Manitoba families are looking into planning for a second or delayed funeral service now that restrictions have been loosened.
Plenty of families have lost loved ones over the course of the COVID-19 pandemic and have not been able to say goodbye properly due to restrictions on gathering.
Glen Talbot from Arbor Memorial told Global News that part of the grieving process is to acknowledge that someone has died and to share stories and words of encouragement.
“I think, you know, as Canadians, when we go through something difficult, we always rely on being together and sharing our feelings and being able to acknowledge that, that death has occurred.”
Talbot said over the last few weekends they have heard a lot of stories about grandchildren who were not able to say goodbye to their grandparents.
“Over the weekend we had a service where, you know, a grandchild got up and delivered the eulogy and it was very emotional.”
“She talked about the fact that she was not able to be at the bedside when the death occurred, then for the last year and a half, she was not able to really say goodbye.”
Talbot said they have seen a lot of interest in services and a lot of emotional stories in the last few weeks.
Funeral homes are preparing to hold larger services once again for families who have recently lost someone or for families who want to hold a second or delayed service.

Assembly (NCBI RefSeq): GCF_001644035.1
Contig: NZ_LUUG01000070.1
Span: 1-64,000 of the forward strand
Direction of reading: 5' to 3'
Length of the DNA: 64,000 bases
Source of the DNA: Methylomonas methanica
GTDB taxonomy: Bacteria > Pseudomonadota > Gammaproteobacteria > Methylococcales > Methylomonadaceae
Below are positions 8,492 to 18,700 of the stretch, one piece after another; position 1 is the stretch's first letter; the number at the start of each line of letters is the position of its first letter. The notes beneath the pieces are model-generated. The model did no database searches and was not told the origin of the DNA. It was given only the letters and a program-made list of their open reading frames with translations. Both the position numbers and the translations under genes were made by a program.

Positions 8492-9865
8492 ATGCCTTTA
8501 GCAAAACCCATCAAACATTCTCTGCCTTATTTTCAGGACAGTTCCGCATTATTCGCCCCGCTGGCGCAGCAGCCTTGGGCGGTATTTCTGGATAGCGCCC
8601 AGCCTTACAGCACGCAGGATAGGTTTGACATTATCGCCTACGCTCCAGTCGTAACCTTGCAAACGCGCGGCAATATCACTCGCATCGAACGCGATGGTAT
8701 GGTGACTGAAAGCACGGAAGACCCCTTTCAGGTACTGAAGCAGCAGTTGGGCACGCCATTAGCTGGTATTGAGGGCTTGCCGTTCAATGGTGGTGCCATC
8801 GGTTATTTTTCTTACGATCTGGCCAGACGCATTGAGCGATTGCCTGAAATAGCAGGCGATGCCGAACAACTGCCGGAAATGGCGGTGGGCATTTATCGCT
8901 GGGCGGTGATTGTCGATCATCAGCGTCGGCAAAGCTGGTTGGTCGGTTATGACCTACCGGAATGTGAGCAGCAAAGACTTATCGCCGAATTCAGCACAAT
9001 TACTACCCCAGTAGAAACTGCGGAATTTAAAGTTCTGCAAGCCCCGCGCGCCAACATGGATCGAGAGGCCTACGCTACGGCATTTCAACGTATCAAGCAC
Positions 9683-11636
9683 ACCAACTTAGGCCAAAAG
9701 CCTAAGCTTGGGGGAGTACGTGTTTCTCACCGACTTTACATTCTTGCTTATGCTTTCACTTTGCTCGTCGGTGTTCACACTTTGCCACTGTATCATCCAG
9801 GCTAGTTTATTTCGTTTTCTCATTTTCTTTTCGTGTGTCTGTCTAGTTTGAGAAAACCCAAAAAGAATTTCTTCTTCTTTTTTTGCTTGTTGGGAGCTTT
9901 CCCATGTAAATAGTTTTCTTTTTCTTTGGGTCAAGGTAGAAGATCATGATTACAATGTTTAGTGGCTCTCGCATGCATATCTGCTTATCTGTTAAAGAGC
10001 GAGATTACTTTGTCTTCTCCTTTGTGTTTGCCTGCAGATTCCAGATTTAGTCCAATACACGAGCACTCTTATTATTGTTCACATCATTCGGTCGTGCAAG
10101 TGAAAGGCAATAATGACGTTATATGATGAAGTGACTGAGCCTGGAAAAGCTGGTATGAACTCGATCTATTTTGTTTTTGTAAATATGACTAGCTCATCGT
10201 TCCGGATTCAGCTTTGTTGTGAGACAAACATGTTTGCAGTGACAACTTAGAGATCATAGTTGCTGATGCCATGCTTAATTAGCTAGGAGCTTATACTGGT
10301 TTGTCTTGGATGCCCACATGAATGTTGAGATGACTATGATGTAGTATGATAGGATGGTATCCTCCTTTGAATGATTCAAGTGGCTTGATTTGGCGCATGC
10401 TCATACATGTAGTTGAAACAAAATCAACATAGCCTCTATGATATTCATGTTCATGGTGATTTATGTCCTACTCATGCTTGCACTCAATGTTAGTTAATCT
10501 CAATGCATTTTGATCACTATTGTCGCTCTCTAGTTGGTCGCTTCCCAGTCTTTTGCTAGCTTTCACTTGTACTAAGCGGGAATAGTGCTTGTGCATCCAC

“Our funeral homes are being cleaned, every service we have hand sanitizer, we still encourage families to wear masks, we still encourage families to, you know, to socially distance when they’re not part of the same household,” he said.
Psychologist Syras Derksen told 680 CJOB that there are going to be lots of different reactions to holding a delayed funeral.
“My guess is a lot of people as they go into this and into a funeral are going to feel like they’re finally able to honour that person.”
Derksen said where it’s going to be mixed is for some people who have been waiting for a long time to hold a service.
“Finally we can humanize this person in a sense like we can honour them and yet also now, it’s like, it’s been a long time and so now to kind of bring all this up … I think there’s going to be a lot of different feelings, it’s going to be very confusing for people.”
Gillian Lavallee lost her husband Arthur on Oct. 18, 2020, and she is planning a funeral for him in October 2021, a full year after his passing.
During the time of Arthur’s death, the COVID-19 restrictions were no more than five to 10 people at a gathering. Lavallee said his grandchildren alone were more than the number of people allowed so they decided to hold the service when restrictions had loosened, which worked out to be a full year later.
Lavallee said having a service — even if it is a year later — is important to her.
“You need to be able to say goodbye because the grieving is hard, you know, he just went. When I got that phone call and they said he had just passed away … it was hard … even though you knew eventually it was going to happen in a few days…. It was just hard.”
“I miss him. I miss my husband.”